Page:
At the beginning of this year, Ethiopian soldiers were on an operation and met me at my house near the livestock market. They asked me why I had not left since most of my neighbors had left for the camps outside of [Mogadishu]. I said my financial status does not allow me to move-I cannot because I am not able to. Then they alleged that the reason why I was there must be that I am a sympathizer and perhaps even a cook for Al-Shabaab. I said I am not a sympathizer, if you can help me move I will move. Then they ransacked my house but they did not hurt me at that particular moment. They were looking for weapons.
Several days later in the evening she was visited in her home by a group of insurgent fighters whose faces were covered by scarves who informed her that she had been seen talking with and supplying water to Ethiopian soldiers:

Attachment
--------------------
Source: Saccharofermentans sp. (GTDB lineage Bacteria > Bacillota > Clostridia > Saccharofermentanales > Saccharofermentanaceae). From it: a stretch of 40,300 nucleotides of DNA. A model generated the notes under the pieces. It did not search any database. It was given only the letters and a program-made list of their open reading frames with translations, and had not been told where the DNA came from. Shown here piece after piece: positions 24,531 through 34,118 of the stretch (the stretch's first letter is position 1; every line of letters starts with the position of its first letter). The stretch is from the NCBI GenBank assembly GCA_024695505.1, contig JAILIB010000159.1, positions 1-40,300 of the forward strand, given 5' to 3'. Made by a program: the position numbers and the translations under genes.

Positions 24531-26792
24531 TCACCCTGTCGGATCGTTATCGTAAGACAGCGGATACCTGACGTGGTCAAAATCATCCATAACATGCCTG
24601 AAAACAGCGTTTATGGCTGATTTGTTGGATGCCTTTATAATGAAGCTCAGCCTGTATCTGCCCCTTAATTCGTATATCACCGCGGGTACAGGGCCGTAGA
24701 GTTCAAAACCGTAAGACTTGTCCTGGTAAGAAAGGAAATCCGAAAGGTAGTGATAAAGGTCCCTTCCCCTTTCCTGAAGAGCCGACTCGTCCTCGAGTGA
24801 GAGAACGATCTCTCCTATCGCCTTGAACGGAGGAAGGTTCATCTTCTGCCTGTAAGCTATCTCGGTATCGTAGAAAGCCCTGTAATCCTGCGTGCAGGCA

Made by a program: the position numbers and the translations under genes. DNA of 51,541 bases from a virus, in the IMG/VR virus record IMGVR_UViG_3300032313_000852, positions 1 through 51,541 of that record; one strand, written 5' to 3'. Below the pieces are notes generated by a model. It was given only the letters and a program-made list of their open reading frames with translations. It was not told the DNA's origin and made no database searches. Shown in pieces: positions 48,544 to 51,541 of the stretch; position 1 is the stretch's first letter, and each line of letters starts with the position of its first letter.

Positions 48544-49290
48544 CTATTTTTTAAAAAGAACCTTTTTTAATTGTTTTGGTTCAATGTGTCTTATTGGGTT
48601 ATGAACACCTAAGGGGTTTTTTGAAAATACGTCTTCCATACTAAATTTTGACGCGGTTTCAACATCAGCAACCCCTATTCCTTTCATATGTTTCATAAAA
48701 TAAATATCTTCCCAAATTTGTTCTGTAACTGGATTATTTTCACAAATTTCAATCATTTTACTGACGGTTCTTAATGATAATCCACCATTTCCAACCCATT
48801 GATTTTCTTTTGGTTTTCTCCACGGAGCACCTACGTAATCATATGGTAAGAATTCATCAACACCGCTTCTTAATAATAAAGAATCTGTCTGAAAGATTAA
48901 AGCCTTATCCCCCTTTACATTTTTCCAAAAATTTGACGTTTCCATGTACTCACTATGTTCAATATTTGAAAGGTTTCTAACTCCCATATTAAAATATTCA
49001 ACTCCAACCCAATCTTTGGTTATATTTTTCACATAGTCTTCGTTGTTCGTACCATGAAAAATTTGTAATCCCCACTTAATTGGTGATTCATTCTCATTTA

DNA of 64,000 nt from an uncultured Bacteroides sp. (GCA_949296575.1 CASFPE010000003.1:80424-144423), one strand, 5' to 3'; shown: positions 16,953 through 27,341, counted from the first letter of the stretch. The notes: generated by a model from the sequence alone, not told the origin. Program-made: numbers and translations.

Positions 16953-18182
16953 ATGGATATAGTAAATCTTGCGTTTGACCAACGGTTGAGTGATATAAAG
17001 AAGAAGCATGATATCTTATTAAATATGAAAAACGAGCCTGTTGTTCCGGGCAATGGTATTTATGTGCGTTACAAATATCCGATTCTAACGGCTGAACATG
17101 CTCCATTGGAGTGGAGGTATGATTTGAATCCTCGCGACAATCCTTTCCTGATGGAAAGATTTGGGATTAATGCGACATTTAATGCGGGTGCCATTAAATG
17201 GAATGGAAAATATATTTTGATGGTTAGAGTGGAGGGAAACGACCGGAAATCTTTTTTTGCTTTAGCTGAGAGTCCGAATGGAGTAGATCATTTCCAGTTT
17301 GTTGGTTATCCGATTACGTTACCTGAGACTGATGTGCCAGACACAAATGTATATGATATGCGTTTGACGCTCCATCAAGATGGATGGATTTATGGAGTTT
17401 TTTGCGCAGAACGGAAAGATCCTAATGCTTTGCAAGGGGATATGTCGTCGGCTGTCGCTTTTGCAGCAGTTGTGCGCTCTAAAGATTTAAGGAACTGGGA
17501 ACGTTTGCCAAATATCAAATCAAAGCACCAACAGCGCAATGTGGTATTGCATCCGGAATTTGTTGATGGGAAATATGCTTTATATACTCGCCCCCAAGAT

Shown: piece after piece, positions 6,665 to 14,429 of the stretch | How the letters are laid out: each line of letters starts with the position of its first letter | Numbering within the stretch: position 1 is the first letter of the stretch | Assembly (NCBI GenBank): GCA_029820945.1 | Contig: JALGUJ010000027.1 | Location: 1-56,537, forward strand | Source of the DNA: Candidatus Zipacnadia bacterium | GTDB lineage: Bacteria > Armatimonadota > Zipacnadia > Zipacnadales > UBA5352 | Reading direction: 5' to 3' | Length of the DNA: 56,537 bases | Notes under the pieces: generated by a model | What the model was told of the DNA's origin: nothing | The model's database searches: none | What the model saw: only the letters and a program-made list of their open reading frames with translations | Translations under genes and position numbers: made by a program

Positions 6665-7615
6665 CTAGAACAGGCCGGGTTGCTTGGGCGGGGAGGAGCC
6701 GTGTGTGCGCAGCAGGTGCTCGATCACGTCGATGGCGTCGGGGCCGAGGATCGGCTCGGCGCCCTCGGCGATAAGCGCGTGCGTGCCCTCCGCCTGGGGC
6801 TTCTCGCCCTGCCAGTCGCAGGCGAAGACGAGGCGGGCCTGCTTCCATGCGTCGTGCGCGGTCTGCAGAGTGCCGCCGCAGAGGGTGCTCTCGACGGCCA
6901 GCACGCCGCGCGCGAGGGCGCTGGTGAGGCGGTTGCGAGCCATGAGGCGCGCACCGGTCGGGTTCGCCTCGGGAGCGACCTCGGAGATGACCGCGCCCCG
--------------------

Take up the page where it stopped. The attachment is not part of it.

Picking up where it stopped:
Some stood outside, some came in. They knocked at the door and greeted me. They don't ransack you, they only threaten you. They [said], "If you give them water the next time or if they meet you another time, we will kill you." I agreed because I was afraid-but I also agreed with the Ethiopians when they came.
Shortly afterwards, seeing no other option, she fled the city. As discussed later in this report, such death threats are not mere talk-many Somalis have been murdered on the basis of similar suspicions.
An Unrelenting Onslaught
Many of those who remain in Mogadishu are now displaced persons within their own city, fleeing neighborhoods that have become battlefields to seek shelter in quieter pockets of the war-torn city. Human Rights Watch interviewed many people who had hung on tenaciously out of principle or hope or both before eventually fleeing the city long after most of their friends and neighbors had gone. Many had moved through several different neighborhoods, fleeing each in turn and ultimately leaving the city altogether.